Pvt. Charles Bieger
USCIS Kansas City Field Office
The USCIS Kansas City District dedicates the Kansas City Field Office to Medal of Honor recipient Pvt. Charles Bieger. Born in Wiesbaden, Germany, on March 25, 1844, Bieger was 12 when his family immigrated to the United States. In 1862, during the Civil War, he joined the U.S. Army, enlisting in Company D, 4th Missouri Volunteer Cavalry at St. Louis.
On February 22, 1864, at Ivy Farm near Okolona, Mississippi, Bieger’s company clashed with Confederate forces led by Gen. Nathan B. Forrest. Bieger’s captain, Frederick Hunsen, was thrown from his horse when the animal was badly wounded near the front lines of the fighting. Bieger, on horseback, pressed through gunfire and gave his horse to the captain, who rode to safety. Bieger then managed to catch the captain’s wounded horse, which was running around in circles, and rode it out of battle.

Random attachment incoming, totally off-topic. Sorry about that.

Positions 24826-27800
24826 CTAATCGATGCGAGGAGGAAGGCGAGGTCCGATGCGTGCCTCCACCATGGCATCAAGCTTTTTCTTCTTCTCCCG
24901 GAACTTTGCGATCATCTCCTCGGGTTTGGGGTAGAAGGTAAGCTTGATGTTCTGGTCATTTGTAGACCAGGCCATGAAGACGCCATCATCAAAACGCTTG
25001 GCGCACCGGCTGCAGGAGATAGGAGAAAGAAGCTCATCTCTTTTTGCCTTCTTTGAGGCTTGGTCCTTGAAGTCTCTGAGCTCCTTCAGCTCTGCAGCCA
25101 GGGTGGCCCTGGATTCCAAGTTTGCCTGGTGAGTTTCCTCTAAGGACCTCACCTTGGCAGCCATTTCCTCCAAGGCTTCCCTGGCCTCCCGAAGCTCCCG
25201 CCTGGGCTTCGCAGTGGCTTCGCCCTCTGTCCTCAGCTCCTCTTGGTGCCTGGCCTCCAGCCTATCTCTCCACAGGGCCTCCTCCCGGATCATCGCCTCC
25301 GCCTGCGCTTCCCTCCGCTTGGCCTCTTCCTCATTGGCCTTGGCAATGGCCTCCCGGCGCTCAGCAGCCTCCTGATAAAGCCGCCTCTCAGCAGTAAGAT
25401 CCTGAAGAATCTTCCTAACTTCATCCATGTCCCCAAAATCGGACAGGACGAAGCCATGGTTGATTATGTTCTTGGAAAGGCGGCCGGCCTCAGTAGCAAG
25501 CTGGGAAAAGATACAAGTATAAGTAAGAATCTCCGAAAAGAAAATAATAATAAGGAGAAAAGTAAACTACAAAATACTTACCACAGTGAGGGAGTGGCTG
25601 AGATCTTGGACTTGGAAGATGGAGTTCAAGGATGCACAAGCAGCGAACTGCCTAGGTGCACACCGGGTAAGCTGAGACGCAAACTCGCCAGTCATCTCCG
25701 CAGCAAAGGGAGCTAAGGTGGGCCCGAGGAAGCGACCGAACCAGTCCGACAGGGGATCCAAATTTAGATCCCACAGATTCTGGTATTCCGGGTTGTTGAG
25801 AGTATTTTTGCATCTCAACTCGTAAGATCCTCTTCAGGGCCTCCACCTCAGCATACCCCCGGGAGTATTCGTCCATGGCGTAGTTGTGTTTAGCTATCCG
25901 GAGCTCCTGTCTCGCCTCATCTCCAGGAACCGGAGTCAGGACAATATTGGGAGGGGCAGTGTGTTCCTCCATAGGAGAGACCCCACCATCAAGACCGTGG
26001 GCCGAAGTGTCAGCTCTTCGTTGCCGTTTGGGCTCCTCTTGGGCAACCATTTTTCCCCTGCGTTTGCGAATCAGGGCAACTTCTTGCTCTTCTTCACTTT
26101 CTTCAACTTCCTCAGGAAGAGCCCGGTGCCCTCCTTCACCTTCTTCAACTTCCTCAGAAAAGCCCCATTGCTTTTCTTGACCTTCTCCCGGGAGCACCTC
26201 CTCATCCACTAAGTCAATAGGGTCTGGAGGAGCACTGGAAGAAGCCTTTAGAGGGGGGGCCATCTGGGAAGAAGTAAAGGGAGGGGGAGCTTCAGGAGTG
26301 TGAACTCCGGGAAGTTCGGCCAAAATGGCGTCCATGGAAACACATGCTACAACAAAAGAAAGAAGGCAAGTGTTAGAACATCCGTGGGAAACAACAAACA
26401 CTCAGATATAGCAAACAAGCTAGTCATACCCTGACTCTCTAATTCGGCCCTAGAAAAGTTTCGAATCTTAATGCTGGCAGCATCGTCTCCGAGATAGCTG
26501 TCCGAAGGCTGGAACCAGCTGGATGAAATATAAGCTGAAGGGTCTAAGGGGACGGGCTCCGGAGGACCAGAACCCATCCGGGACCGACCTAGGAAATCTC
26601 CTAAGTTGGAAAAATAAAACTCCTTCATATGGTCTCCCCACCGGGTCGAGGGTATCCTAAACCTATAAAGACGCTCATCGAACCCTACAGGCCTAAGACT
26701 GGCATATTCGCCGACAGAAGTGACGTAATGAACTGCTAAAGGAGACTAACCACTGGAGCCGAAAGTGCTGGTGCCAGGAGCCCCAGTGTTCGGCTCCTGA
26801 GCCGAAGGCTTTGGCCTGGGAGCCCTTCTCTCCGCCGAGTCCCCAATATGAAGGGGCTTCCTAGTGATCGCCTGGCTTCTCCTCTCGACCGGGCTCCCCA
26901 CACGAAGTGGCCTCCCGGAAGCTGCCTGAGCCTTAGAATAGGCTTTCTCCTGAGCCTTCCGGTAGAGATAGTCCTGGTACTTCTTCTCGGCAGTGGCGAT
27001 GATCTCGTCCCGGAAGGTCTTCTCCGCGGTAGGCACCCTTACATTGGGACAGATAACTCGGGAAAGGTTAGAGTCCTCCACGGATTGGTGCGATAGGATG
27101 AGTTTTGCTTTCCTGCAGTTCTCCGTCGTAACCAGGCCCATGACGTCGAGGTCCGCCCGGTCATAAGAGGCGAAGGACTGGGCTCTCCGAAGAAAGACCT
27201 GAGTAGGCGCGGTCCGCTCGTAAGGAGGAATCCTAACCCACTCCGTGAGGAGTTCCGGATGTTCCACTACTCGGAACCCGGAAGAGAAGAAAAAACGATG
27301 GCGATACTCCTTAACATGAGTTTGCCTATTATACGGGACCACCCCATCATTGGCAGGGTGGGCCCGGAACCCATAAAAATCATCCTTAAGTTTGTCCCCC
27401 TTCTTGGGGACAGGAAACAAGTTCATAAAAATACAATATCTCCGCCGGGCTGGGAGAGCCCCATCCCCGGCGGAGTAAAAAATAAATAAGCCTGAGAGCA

Hunsen later insisted that Bieger had saved his life. In a 1927 interview, Bieger recalled that Hunsen offered to promote him to corporal or sergeant, and even offered him money out of gratitude. The private, who was 19, declined all offers, explaining that his father believed he was too young for a promotion.
After the Civil War, Bieger married, raised a family and ran a store in St. Louis that sold trunks. Though he continued to downplay his battlefield actions, the Army did not forget. Congress awarded him the Medal of Honor in 1897, more than 30 years after his act of bravery.
Charles Bieger, a U.S. citizen, died on August 10, 1930, at the age of 86.